Embedded C program - ADC and timer0 on PIC18

danadak

Joined Mar 10, 2018
3,573
Basically think of a graph x-y straight line, where x varies from 0 - 255,
y your desired PWM values. Then just solve for the slope and constant
in -




Then use the equation in your conversion/mapping from A/D to PWM values.
You can do the values as floats and round, then convert back to integers with
casting.


Regards, Dana.
 

Thread Starter

anon1

Joined Jan 25, 2018
13
For better precision, you could read all 10 bits from the ADC rather than just 8.
Sorry, I may have used the word precision incorrectly. I didn't mean that the ADC reading wasn't picked up accurately, I meant that I wasn't getting the range that I was after. My program doesn't need to be able to distinguish between 1.01V and 1.04V. The issue is that the number that I need to feed into timer0(), needs to be between 26473 (1000ms) and 55770 (250ms) but I can't pick these up directly from the potentiometer so I somehow need to scale up the reading so that the smallest number that is fed into timer0 is 26473 and the largest 55770 (and they need to correspond with the lowest and highest pot setting). I tried multiplying by 1000 but that only works when the pot reading happens to be between 0 and about 65 - so multiplying by 1000 isn't giving me the range that I want (between 26473 (1000ms) and 55770 (250ms)). I had already tried >>4 but it didn't solve my problem.
 

Thread Starter

anon1

Joined Jan 25, 2018
13
Basically think of a graph x-y straight line, where x varies from 0 - 255,
y your desired PWM values. Then just solve for the slope and constant
in -




Then use the equation in your conversion/mapping from A/D to PWM values.
You can do the values as floats and round, then convert back to integers with
casting.


Regards, Dana.
The teacher hasn't brought up PWM at all (unless there's a different term for it) and none of the previous lab exercises have referred to it. The previous lab exercises asked me to use timers and ADCs separately and I managed to do those but now that he's asking us to combine them, I seem to be missing a step. How would pulse-width modulation fit into this picture, conceptually?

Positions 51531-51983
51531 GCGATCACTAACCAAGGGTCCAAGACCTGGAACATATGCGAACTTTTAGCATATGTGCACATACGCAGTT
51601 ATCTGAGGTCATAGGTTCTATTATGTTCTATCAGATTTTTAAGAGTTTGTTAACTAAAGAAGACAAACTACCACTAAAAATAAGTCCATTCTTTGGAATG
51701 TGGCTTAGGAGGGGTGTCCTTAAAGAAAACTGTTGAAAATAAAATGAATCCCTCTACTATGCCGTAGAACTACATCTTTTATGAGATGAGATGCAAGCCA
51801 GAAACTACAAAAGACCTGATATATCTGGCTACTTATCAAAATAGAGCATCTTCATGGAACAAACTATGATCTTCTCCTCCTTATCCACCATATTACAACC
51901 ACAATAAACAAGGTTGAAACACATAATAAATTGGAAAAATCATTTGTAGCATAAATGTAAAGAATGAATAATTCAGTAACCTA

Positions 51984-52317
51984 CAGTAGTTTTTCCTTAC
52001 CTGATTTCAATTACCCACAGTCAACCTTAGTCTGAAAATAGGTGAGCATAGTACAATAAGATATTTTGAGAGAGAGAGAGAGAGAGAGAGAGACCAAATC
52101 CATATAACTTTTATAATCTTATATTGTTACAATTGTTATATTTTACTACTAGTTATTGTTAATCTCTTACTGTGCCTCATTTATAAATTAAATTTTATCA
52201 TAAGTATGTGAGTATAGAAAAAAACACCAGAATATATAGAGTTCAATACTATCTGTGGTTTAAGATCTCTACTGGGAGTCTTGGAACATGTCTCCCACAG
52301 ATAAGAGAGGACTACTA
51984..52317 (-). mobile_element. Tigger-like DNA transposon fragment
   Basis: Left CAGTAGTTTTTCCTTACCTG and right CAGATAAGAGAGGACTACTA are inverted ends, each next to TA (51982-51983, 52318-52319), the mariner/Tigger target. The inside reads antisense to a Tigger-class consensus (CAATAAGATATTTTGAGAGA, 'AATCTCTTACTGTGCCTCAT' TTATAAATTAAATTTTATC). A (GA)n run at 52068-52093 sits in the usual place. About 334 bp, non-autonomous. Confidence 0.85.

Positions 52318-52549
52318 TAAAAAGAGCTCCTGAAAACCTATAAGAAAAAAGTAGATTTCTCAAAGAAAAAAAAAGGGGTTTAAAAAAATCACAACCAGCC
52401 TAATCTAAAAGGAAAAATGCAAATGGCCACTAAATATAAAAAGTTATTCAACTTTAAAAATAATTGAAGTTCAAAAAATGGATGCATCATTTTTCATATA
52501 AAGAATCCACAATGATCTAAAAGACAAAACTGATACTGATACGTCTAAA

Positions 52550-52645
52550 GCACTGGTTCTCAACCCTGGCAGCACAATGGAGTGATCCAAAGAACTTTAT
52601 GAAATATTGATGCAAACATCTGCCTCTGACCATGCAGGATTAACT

MrChips

Joined Oct 2, 2009
19,270
Did you read the suggestion provided in post #2?
The applicable equation is:

y = mx + b

You need to determine the values of m and b.

The solution you seek has nothing to do with PWM or MCU. This is purely mathematics.

Also, how did you arrive at these values: (between 26473 (1000ms) and 55770 (250ms)) ?
Do they make any sense?
 

djsfantasi

Joined Apr 11, 2010
5,577
Do you remember any algebra? Given the desired equation
y = mx + b​
What is the lowest value returned by the potentiometer? Using this info, what variable corresponds to the lowest value? This question should be pretty easy...

Then what does the variable m represent? I’ll give you a hint in this one. It’s the slope. Do you remember the equation for slope? It’s the change in y, your desired equation, divided by the change in x, the pot readings.

And what is change? Using two points, subtract one y value the other y value and divide by... the change is x (you should be able to figure this out on your own. )

You have two known values, (0,26) and (255,56) (are you sure the maximum is 255?) So do the calculations yourself and post your results (I.e. post detailed, step by step calculations)
 
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